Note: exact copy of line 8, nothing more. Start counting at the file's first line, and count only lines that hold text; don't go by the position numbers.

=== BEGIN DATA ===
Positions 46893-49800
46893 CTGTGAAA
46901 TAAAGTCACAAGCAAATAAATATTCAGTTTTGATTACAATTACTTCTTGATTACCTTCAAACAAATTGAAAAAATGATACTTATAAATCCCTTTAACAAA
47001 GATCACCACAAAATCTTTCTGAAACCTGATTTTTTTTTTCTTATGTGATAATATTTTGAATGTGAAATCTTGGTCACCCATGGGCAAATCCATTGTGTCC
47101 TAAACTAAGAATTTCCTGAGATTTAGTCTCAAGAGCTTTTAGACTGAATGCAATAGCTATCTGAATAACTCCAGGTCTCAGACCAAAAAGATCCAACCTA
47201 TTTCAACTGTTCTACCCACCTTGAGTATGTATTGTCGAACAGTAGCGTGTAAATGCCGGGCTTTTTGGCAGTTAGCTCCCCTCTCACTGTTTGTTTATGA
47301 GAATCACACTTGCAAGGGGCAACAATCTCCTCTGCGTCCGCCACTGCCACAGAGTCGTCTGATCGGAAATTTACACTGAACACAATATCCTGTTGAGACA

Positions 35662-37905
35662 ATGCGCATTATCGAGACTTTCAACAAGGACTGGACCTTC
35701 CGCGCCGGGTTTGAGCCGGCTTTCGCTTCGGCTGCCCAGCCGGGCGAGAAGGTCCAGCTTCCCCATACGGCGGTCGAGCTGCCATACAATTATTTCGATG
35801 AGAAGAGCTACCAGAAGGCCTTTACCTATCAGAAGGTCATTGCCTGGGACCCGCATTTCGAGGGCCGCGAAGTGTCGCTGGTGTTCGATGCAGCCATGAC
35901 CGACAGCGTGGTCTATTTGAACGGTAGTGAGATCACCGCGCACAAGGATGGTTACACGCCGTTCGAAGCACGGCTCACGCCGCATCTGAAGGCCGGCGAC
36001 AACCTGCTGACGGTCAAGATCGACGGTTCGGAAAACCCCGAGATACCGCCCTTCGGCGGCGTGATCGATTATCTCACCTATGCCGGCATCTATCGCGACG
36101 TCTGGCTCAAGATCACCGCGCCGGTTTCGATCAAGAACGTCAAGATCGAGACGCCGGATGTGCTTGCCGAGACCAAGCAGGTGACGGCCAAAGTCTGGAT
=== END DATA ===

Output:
Positions 35662-37905